Around 25% of all workers who have been put on the government’s furlough scheme, could be facing unemployment when the government ends its Job Retention Scheme
A survey of 2,000 UK businesses carried out on behalf of the London-based lender MarketFinance Ltd found that almost 25% of them plan to cut jobs after the furlough scheme has ended.
The Coronavirus Job Retention Scheme was introduced on the 20th of March and has seen that the government pays workers 80% of their wages, up to the amount of £2,500 a month.
Chancellor of the Exchequer, Rishi Sunak, has recently announced that a shake-up to the furlough scheme will start to be implemented, which will from August see that employers are paying a portion of their workers’ wages at an increasing rate until the Job Retention Scheme is stopped at the end of October.
From August employers will be required to start paying national insurance and pension contributions for their workers, and then from September onward they will have to pay those contributions, as well as 10% of salaries.
From October companies will have to start paying those contributions plus 20% of salaries, following which the scheme will finally end on the 31st of October. But according to the survey, around 45% of companies will bring back as many as half their furloughed staff in July.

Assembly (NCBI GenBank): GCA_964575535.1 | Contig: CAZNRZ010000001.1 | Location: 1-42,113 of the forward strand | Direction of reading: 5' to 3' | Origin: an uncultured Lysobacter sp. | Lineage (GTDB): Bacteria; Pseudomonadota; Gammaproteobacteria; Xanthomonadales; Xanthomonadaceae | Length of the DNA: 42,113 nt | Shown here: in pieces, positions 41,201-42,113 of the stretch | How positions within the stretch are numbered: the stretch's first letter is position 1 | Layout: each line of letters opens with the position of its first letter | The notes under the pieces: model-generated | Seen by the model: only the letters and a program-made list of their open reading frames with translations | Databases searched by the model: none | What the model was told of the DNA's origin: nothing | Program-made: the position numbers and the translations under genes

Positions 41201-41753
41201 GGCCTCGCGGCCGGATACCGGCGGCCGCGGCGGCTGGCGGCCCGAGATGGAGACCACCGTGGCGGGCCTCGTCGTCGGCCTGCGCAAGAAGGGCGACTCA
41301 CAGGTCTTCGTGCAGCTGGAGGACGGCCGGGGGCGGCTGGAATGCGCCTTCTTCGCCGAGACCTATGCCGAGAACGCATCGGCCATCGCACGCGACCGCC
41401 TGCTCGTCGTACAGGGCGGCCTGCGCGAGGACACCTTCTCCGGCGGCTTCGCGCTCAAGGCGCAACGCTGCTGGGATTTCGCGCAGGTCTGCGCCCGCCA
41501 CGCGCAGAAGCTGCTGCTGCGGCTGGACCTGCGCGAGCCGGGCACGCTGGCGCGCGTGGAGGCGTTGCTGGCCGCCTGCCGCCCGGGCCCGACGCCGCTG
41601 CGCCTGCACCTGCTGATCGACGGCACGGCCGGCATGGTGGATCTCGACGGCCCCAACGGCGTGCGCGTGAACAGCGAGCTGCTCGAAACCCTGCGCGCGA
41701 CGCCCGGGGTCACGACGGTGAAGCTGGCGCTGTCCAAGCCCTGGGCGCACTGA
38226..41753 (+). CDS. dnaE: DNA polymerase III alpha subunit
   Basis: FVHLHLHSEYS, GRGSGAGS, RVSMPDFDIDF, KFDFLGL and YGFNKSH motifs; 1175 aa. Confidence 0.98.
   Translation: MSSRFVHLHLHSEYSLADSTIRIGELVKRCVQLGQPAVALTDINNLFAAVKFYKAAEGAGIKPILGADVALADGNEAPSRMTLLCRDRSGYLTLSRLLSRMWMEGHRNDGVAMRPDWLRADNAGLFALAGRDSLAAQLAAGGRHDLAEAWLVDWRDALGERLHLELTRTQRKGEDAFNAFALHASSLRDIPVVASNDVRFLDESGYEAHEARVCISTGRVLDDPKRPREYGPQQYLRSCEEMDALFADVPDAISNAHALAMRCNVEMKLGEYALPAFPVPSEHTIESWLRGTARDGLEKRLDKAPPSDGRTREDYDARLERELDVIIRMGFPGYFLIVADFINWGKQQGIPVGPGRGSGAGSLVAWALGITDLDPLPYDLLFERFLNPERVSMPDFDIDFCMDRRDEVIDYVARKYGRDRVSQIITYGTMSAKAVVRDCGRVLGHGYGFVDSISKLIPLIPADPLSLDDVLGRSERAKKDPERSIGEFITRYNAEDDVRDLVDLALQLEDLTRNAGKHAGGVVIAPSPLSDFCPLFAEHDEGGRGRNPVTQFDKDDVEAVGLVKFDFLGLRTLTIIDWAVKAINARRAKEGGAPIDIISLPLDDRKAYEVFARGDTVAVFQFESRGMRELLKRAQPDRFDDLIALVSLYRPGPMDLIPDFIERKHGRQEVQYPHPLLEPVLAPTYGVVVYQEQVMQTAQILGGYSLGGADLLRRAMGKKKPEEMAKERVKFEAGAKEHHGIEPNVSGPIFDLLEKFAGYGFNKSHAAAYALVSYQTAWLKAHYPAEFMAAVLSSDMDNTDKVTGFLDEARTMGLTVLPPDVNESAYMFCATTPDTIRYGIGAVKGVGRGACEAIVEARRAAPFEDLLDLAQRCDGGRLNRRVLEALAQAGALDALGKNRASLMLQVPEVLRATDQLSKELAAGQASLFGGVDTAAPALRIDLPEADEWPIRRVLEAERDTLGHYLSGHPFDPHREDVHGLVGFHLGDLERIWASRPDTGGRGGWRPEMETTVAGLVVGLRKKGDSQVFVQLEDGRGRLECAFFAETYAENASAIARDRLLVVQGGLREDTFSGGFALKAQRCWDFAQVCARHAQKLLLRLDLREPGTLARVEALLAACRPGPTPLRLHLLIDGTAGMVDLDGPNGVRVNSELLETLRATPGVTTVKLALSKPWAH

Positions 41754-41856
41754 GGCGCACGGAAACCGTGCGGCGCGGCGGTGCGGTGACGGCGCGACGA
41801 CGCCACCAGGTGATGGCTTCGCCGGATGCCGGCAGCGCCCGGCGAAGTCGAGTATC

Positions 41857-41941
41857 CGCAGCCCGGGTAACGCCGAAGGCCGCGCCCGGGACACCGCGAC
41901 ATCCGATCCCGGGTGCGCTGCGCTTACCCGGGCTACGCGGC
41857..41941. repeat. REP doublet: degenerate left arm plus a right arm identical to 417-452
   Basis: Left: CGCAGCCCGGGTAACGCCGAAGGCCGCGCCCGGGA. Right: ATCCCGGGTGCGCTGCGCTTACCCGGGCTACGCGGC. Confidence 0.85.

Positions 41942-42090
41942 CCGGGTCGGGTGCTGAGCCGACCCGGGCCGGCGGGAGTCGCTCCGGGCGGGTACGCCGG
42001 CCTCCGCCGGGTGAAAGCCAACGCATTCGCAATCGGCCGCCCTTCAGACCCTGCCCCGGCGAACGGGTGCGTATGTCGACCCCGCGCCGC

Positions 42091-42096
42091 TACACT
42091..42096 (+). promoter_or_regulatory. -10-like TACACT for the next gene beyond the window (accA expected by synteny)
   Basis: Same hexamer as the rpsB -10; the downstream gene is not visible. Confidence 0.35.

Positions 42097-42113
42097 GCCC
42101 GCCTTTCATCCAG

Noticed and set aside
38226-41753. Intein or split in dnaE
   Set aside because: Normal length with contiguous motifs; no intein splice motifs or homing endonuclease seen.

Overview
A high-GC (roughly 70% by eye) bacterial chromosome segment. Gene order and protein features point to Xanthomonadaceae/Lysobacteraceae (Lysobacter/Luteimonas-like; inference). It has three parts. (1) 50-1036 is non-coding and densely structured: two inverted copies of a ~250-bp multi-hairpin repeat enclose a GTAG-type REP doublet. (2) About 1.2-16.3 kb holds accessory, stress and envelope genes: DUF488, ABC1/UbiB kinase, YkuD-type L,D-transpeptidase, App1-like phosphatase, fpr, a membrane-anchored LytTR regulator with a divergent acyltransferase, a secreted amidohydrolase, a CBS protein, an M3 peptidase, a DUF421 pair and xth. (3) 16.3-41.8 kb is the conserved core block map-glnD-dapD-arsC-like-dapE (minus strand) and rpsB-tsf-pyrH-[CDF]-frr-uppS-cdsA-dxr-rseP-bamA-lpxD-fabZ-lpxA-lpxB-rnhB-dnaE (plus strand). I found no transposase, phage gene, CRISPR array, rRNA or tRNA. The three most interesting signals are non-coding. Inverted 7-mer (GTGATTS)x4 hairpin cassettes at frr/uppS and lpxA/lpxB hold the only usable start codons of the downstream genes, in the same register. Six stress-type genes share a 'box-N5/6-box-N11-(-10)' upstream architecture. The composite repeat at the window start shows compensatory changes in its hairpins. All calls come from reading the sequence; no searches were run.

Health leaders in the UK have called for a “rapid and forward-looking assessment” of the state of national preparedness for a second wave.
The Office for National Statistics estimates furlough is costing the government around £8 billion a month. Boris Johnson announced this week that a number of lockdown measures would be eased at the beginning of July in a bid to help the UK economy.
This will allow pubs and restaurants in England, as well as hotels, hairdressers, museums and cinemas to begin re-opening on the 4th of July, which some MPs are calling ‘Super Saturday’.
He stressed this would help revive the economy and move the country towards a ‘new normal’.
He told MPs that given the ‘significant fall in the prevalence of the virus’, the two-metre social distancing rule can be cut to ‘one-metre plus’.
This comes after people in Scotland will be permitted to meet up with two other households indoors, starting from the 10th of July and pubs and restaurants can re-open from the 15th of July.
Members of the Labour Party have warned Chancellor Sunak that the Treasury’s one-size-fits-all approach to ending the furlough scheme risks a period of mass unemployment, that they say will reverse much of the good done by the Job Retention Scheme.
Anneliese Dodds, The shadow chancellor, called on Sunak to use his summer statement next month to put in place an extension to the financial support to vulnerable sectors beyond the October deadline for winding up the scheme.
“The government’s one-size-fits-all approach to support schemes makes no sense – it treats industries that can open today and industries that can’t exactly the same.”
“We have repeatedly urged the chancellor to adopt a sectoral approach to economic support. This should include introducing the employer contribution at a slower rate for those sectors which have been hardest hit – not least because the promised sector deals are still yet to materialise.”